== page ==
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Concept# Coupled cluster

Summary

Coupled cluster (CC) is a numerical technique used for describing many-body systems. Its most common use is as one of several post-Hartree–Fock ab initio quantum chemistry methods in the field of computational chemistry, but it is also used in nuclear physics. Coupled cluster essentially takes the basic Hartree–Fock molecular orbital method and constructs multi-electron wavefunctions using the exponential cluster operator to account for electron correlation. Some of the most accurate calculations for small to medium-sized molecules use this method.
The method was initially developed by Fritz Coester and Hermann Kümmel in the 1950s for studying nuclear-physics phenomena, but became more frequently used when in 1966 Jiří Čížek (and later together with Josef Paldus) reformulated the method for electron correlation in atoms and molecules. It is now one of the most prevalent methods in quantum chemistry that includes electronic correlation.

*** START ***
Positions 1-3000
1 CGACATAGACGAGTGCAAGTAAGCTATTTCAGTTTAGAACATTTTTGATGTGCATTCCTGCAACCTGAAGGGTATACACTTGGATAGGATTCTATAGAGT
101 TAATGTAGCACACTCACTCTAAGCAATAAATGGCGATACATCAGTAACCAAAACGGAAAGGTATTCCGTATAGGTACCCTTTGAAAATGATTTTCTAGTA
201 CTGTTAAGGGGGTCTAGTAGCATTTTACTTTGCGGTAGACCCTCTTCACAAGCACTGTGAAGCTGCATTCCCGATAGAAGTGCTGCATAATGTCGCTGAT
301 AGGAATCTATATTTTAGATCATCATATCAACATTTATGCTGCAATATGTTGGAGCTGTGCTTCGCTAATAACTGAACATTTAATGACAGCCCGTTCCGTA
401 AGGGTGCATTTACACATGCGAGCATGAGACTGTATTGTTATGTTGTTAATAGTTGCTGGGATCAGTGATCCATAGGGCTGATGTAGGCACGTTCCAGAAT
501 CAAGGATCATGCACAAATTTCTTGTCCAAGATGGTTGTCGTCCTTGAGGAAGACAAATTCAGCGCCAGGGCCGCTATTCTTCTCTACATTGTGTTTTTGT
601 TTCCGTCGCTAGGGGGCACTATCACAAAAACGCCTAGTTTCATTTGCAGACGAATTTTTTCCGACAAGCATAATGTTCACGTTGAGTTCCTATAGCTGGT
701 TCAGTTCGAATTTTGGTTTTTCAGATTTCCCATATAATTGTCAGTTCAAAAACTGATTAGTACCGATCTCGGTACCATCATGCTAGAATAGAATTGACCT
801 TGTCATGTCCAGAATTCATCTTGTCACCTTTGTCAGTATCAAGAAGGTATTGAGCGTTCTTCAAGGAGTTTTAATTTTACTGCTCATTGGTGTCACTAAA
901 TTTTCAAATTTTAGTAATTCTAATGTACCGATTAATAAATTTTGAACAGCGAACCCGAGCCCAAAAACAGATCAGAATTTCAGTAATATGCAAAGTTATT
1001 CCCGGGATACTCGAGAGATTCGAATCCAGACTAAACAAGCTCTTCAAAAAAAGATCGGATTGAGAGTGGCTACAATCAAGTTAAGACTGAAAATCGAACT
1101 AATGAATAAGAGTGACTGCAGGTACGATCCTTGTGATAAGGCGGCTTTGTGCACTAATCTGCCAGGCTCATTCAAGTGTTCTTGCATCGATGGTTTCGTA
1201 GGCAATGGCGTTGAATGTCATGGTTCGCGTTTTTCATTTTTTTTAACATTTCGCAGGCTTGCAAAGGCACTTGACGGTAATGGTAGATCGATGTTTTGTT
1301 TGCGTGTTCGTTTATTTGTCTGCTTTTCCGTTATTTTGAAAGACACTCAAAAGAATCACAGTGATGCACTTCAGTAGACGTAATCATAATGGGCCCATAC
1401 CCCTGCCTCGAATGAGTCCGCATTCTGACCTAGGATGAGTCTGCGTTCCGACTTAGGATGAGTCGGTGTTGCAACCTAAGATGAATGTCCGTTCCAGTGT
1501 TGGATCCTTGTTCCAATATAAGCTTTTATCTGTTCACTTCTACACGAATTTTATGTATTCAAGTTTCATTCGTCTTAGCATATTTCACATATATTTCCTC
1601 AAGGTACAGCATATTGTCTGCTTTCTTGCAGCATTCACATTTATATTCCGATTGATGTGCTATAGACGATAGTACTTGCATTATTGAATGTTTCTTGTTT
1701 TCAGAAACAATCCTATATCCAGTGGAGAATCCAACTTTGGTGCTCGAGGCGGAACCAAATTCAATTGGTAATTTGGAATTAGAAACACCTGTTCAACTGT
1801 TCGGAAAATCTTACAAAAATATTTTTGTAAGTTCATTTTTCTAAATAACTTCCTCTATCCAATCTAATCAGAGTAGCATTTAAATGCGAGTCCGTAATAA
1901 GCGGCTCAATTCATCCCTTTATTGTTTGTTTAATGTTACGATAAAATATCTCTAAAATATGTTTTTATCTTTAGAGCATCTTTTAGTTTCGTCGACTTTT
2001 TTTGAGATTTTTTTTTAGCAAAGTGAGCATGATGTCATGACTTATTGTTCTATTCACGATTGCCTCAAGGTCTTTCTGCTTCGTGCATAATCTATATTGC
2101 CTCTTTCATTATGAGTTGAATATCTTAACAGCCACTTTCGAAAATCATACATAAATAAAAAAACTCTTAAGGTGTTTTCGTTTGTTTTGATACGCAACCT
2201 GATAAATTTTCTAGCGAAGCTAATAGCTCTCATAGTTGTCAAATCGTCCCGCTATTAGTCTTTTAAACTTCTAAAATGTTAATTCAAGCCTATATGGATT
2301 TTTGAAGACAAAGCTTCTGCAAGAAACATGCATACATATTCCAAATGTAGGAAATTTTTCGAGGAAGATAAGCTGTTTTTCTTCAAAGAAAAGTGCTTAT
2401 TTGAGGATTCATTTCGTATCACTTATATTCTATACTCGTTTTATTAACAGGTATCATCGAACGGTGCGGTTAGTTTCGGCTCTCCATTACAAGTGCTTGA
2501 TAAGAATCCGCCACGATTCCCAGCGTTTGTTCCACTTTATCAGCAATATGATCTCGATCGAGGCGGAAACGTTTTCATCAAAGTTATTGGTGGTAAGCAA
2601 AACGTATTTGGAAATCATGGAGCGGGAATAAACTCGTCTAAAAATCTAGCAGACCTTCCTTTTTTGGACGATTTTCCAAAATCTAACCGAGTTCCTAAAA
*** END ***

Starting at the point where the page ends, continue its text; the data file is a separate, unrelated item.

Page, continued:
CC theory is simply the perturbative variant of the many-electron theory (MET) of Oktay Sinanoğlu, which is the exact (and variational) solution of the many-electron problem, so it was also called "coupled-pair MET (CPMET)". J. Čížek used the correlation function of MET and used Goldstone-type perturbation theory to get the energy expression, while original MET was completely variational. Čížek first developed the linear CPMET and then generalized it to full CPMET in the same work in 1966. He then also performed an application of it on the benzene molecule with Sinanoğlu in the same year. Because MET is somewhat difficult to perform computationally, CC is simpler and thus, in today's computational chemistry, CC is the best variant of MET and gives highly accurate results in comparison to experiments.
Coupled-cluster theory provides the exact solution to the time-independent Schrödinger equation
where is the Hamiltonian of the system, is the exact wavefunction, and E is the exact energy of the ground state.

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